Nerds and Beyond: What has been your favorite aspect of being a part of the Marching Storm and how have your bandmates and coaching staff shaped your experience?
Tre: I would say my favorite aspect of being in the Marching Storm would be how family-oriented it is. No, because you’re with these people, literally almost 200 days a year. So, it’s like you see them every day. You might as well get acquainted with them. And once you get acquainted with them, it’s just like that’s a whole bunch of forever. It don’t matter if you don’t see them after the band season. One day you will see them and you instantly know you got a friend. That’s just how it’s been since I’ve been here. No matter if it was old Marching Storm, they still came around and, you know, treated us like family.
Nerds and Beyond: So, the show focuses on this journey y’all are on to become the number 1 ranked HBCU marching band in the nation. What do you think is the one thing that is going to elevate you above other teams on this journey? What is the Marching Storm’s “it factor”?
Tre: Our “it factor” is our enthusiasm and our determination to be better. It don’t matter if we’re number one. We’re still looking for those things to fix to where we can be the best where you can’t even nitpick anything. We want everything to be precise. That’s one thing the Marching Storm focuses on more than I believe other bands is precision. So that’s where we’re beating every other band right now.
Nerds and Beyond: The way March was marketed was as a show in a similar docuseries style to Cheer, where we follow one specific team on their journey towards some goal. What do you think it is about this style of TV show that draws people in since it’s become more common in the past couple of years? And what do you think makes March unique compared to these other shows in the same genre?
Tre: I would say it is a growing popularity for these reality TV shows like that. But I would say it is more interesting because this is actual people. It’s not scripted. It’s not drama, it’s more real-life situations and real problems as well as college students trying to be successful. And that’s one thing I think more people need to see. Because there’s a lot of kids, they’re scared to go to college, because they don’t know what college is, you know, consumed of. There’s a lot of kids scared to try out for band because they think, “Oh, I’m not good enough. I don’t I don’t know this. I don’t know that.” But coming in, you don’t have to know as much as anybody thinks. So we’re just trying to give that aspect of we’re taking anybody, we’re accepting of anybody, we’re willing to teach anybody.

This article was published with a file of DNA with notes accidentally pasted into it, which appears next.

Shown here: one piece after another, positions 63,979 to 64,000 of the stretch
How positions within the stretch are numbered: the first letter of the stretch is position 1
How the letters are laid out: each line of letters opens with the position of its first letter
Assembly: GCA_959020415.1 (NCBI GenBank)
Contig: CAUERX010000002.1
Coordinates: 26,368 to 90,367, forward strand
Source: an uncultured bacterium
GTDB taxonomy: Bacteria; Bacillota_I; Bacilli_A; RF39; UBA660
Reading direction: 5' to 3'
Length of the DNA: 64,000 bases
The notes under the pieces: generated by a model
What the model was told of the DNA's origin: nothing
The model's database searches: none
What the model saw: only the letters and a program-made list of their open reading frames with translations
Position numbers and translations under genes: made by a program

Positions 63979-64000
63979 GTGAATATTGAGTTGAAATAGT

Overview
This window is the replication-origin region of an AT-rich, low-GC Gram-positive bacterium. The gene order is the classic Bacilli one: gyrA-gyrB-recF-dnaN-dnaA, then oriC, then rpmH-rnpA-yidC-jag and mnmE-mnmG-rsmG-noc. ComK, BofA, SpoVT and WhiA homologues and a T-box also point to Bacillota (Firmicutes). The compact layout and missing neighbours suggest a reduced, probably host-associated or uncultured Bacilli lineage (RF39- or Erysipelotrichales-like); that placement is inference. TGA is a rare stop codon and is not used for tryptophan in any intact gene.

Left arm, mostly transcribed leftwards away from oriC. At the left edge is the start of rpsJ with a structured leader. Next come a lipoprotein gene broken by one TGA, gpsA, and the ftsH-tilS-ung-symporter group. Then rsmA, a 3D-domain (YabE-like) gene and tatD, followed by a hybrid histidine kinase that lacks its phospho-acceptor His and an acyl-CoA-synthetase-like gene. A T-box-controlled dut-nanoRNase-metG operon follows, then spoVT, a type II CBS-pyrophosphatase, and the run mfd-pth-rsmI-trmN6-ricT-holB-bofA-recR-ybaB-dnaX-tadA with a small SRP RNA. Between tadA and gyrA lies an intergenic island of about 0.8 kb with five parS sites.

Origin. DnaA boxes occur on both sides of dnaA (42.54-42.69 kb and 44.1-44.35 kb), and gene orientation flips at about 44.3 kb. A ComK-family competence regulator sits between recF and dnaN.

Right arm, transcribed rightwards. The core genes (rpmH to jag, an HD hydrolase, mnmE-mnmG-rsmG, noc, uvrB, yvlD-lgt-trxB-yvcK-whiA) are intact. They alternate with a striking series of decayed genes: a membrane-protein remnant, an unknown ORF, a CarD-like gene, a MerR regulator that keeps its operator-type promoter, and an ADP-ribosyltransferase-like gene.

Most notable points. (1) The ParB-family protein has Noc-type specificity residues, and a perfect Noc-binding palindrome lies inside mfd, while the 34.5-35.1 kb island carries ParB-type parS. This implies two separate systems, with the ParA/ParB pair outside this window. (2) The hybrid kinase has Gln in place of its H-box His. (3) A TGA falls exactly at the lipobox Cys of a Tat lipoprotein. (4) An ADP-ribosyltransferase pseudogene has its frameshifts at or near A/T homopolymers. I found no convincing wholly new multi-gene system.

Nerds and Beyond: And for the last question I have for you today, what is the main thing that you hope the audience takes away from watching you and your teammates’ experiences on March?
Tre: Well, I would say a few things. So the first I will say, I want them to take away this about band stereotypes. Being in band in college, a lot of kids don’t want to be in band because they feel like they’re gonna be labeled as a nerd or geek or anything, but that’s really not what band is about. People actually like people in band. They actually get along with them, we’re really like well known around the campus. So that’s one thing, as well as I’m glad that I’m reaching out to you know, young fathers. Me being a young father in school and work and being in band, showing that it’s really possible to do anything. You’re never too busy to keep living your life with a child. Those are the two main things I’m happy to show.
We want to extend a big thanks to Tre for taking the time to speak with us. You can catch March on The CW on Sunday nights at 9 p.m. ET/ 8 p.m. CT.